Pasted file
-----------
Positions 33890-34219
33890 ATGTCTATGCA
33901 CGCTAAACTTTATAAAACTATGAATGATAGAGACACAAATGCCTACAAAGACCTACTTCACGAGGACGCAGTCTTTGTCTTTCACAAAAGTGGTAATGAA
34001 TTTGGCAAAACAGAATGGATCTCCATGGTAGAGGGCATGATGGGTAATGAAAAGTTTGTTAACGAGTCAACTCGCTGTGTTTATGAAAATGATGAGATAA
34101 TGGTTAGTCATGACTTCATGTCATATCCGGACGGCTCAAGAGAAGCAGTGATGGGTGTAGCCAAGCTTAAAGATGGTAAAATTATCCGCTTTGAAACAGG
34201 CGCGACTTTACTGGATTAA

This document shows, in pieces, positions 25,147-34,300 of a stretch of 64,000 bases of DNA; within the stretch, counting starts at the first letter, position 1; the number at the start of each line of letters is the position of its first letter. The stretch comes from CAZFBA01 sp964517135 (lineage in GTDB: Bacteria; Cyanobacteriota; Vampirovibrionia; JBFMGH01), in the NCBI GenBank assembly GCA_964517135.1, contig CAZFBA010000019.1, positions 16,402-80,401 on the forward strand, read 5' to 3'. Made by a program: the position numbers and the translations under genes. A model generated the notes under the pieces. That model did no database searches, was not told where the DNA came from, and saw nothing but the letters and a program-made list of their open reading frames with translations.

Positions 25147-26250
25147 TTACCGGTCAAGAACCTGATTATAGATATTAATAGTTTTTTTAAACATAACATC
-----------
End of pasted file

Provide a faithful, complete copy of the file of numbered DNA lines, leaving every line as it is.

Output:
Positions 33890-34219
33890 ATGTCTATGCA
33901 CGCTAAACTTTATAAAACTATGAATGATAGAGACACAAATGCCTACAAAGACCTACTTCACGAGGACGCAGTCTTTGTCTTTCACAAAAGTGGTAATGAA
34001 TTTGGCAAAACAGAATGGATCTCCATGGTAGAGGGCATGATGGGTAATGAAAAGTTTGTTAACGAGTCAACTCGCTGTGTTTATGAAAATGATGAGATAA
34101 TGGTTAGTCATGACTTCATGTCATATCCGGACGGCTCAAGAGAAGCAGTGATGGGTGTAGCCAAGCTTAAAGATGGTAAAATTATCCGCTTTGAAACAGG
34201 CGCGACTTTACTGGATTAA

This document shows, in pieces, positions 25,147-34,300 of a stretch of 64,000 bases of DNA; within the stretch, counting starts at the first letter, position 1; the number at the start of each line of letters is the position of its first letter. The stretch comes from CAZFBA01 sp964517135 (lineage in GTDB: Bacteria; Cyanobacteriota; Vampirovibrionia; JBFMGH01), in the NCBI GenBank assembly GCA_964517135.1, contig CAZFBA010000019.1, positions 16,402-80,401 on the forward strand, read 5' to 3'. Made by a program: the position numbers and the translations under genes. A model generated the notes under the pieces. That model did no database searches, was not told where the DNA came from, and saw nothing but the letters and a program-made list of their open reading frames with translations.

Positions 25147-26250
25147 TTACCGGTCAAGAACCTGATTATAGATATTAATAGTTTTTTTAAACATAACATC